TWO INTERNATIONAL CULTURAL LOVES THAT CHANGED MY LIFE:
Part 2: THE ARGENTINE TANGO
Readers of some of my previous newsletters will be aware that I have developed a deep fondness for the Argentine tango (see February 2014 Newsletter
, and, as things developed, for one of its practitioners in particular, Daniel Dillon, whom I married on Valentine's Day in 2015 (see newsletter for February 2015
Now, however, I want to focus on how else the tango has changed me -- specifically, its role in my life, as the Santiago pilgrimage was at an earlier stage (see essay in Argentina) transmit from "generation to generation," and give "communities and groups a feeling of identity." It added that the dance "embodies and encourages diversity and cultural dialogue."
And that it does. Here in New York where I live, I have met hundreds of people whose paths I would not otherwise have crossed, danced with dozens of them, chatted with others, been inspired by musicians from near and far. Traveling, I've been able to step into lessons and milongas in San Francisco, Santa Fe, Northampton, Berlin, Prague and Budapest. We don't always even learn one another's last names, much less our professions or passions other than the dances we do together. But that can be quite enough connection for most of us.
In pursuit of the Compostela pilgrimage, I made use of my traditional linguistic training in order to do research, travel, eat (and drink), proofread, and, in my postings at the pilgrims' hostel at Rabanal del Camino, offer basic hospitality and first aid to many travelers. Similarly, the language of tango has proved to handy as well, an entree to many places I have wanted to go. Knowledge of the music, the dance, its execution and etiquette, its dress codes (well, sort of, depending on time and location...) are truly a lingua franca for anyone traveling away from home who wants to discover tango in an unfamiliar locale.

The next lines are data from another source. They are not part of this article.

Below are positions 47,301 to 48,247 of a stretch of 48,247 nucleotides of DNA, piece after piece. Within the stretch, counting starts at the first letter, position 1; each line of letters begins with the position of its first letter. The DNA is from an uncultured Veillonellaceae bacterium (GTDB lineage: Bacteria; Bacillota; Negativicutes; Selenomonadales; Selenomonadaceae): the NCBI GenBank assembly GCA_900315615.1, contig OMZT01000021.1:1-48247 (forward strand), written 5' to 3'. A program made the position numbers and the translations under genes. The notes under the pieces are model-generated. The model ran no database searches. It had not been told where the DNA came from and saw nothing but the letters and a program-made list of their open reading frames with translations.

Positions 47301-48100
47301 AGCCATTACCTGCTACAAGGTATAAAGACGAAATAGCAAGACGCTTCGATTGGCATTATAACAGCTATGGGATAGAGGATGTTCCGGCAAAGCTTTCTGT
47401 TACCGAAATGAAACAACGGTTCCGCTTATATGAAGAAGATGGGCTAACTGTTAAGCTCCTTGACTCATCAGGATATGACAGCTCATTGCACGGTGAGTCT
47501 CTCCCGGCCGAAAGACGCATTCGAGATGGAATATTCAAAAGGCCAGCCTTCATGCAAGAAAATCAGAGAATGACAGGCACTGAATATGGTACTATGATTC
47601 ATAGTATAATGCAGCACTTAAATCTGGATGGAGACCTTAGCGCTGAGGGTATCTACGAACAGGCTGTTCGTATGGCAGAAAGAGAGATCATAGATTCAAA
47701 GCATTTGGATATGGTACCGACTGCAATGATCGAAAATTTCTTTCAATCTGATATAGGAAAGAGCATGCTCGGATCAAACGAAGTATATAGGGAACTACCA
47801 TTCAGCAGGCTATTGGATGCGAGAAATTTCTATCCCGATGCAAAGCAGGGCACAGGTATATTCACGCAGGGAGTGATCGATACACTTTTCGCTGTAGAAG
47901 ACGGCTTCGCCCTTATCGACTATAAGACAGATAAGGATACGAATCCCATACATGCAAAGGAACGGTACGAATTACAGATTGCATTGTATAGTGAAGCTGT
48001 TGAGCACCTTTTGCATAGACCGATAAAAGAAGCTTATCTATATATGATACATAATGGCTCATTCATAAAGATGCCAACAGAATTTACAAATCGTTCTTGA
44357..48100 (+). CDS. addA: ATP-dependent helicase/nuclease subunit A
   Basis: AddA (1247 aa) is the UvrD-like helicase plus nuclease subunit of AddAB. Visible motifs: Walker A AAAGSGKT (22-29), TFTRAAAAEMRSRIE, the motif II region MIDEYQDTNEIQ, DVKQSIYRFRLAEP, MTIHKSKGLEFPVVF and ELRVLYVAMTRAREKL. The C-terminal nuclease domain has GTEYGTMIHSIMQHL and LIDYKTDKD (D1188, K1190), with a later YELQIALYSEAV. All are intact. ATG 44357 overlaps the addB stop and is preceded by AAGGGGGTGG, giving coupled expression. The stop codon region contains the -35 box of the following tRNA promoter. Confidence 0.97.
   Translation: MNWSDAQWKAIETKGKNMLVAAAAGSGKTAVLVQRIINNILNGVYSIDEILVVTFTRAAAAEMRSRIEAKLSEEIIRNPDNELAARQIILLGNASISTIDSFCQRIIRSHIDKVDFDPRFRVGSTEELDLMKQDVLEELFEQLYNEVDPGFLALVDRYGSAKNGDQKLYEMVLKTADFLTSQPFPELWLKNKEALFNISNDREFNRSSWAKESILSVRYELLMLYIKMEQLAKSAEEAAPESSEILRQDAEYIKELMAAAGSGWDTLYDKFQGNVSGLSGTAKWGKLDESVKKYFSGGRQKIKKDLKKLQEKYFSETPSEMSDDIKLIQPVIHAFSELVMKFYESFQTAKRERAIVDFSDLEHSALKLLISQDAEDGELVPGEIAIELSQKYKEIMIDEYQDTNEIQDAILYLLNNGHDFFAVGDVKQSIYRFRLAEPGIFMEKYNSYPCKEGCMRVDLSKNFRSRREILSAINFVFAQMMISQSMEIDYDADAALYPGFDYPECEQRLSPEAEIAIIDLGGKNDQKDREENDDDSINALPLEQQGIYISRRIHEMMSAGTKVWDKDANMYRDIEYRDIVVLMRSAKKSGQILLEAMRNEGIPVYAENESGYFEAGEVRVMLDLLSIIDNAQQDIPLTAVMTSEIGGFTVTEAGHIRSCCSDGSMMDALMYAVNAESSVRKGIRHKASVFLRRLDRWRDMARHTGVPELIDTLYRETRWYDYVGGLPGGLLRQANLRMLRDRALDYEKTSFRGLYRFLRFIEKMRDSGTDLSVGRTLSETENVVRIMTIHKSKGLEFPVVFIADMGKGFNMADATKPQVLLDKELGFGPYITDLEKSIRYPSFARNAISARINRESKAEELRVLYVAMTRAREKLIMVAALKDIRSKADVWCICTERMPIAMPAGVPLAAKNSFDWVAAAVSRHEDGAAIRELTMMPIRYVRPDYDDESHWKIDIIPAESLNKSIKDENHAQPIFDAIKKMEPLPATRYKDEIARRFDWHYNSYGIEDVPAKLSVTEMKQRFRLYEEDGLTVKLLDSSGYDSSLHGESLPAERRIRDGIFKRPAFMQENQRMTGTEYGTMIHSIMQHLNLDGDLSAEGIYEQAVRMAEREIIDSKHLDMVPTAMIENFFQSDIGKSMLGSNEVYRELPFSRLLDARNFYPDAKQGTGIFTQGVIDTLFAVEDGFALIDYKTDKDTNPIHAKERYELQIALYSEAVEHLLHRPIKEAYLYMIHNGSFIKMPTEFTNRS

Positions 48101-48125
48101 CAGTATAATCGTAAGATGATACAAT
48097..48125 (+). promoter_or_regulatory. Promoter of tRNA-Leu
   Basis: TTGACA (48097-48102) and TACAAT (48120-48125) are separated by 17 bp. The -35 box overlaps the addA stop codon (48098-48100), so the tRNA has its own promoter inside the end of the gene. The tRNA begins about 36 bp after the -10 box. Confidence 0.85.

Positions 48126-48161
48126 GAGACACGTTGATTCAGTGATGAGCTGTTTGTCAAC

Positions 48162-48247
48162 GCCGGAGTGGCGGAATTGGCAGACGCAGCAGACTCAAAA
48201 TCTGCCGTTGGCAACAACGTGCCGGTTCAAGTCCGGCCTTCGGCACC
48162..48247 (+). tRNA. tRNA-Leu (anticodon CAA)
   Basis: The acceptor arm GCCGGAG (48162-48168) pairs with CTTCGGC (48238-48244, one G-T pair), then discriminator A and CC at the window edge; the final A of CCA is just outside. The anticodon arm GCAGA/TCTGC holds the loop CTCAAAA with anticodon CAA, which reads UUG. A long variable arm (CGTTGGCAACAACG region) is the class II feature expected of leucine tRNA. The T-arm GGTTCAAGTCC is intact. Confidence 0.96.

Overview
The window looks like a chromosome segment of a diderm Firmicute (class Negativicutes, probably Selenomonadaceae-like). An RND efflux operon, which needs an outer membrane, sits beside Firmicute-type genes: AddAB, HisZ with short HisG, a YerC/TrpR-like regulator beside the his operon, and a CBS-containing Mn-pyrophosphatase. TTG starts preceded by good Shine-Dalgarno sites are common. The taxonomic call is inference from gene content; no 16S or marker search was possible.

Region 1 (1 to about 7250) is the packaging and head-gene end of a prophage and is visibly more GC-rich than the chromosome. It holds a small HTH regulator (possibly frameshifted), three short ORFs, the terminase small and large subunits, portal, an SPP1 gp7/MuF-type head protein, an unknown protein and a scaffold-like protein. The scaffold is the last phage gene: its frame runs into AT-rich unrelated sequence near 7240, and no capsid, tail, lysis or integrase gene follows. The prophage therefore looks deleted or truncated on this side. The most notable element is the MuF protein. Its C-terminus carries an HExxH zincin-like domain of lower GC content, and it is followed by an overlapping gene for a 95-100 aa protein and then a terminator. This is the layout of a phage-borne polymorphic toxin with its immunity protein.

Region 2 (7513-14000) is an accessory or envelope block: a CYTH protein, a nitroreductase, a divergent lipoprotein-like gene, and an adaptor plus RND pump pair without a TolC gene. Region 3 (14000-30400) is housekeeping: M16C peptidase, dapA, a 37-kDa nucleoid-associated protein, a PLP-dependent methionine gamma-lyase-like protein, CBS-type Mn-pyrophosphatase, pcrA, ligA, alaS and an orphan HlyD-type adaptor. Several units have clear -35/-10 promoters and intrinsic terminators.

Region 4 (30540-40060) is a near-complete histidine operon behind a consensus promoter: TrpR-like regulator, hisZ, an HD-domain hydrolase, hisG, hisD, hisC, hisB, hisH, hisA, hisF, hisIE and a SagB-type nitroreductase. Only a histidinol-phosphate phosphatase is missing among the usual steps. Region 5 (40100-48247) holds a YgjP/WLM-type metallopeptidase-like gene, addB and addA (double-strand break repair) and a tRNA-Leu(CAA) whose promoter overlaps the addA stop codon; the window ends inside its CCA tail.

Other gifts of the tango to me: motivation to become and remain as physically fit as possible, especially as I began dancing so late in life, and subject matter for works of art. Here's a post-milonga selfie that I plan to turn into a painting. Stay tuned for its transformation into paint in the next newsletter.
After the Ball, photograph, 2016
And, in the meantime, if you'd like to meet us and enjoy tango at the Salmagundi Club, the next Salmagundi tango evenings are April 8 and May 6; lesson 6-7, dancing until 9:45. Located at 47 5th Avenue, at 12th street. Call (212) 255-7740; salmagundi.org
, or see www.salmagundimilonga.com
BIDWELL HOUSE PROJECT
Bidwell House Suite
Part of my studio time this past winter went into creation of a suite of four paintings depicting aspects of the Bidwell House Museum, a 1750 Georgian saltbox built by the Reverend Adonijah Bidwell as his parsonage in what is now Monterey, Massachusetts. This is a historic treasure of the Western Berkshires, definitely worth visiting (www.bidwellhousemuseum.org). More about this in my next newsletter.
Bidwell House and Garden, acrylic, 18" x 24," 2015
Horse Barn, Bidwell House, acrylic, 18" x 24," 2015
Master Bedroom, Bidwell House, acrylic, 20" x 20," 2015
Table for Four, Bidwell House, acrylic, 20" x 20," 2016
RECENT SALE AND AWARDS
Yew Hedge and Purple Salvia,
1/2, 6" x 7 3/4," 2015;
winner of Martin Hannon Memorial Award,
SCNY Spring 2016 Auction Exhibition
(and sold at Auction)
Another recent sale
oil, 16" x 20," 2014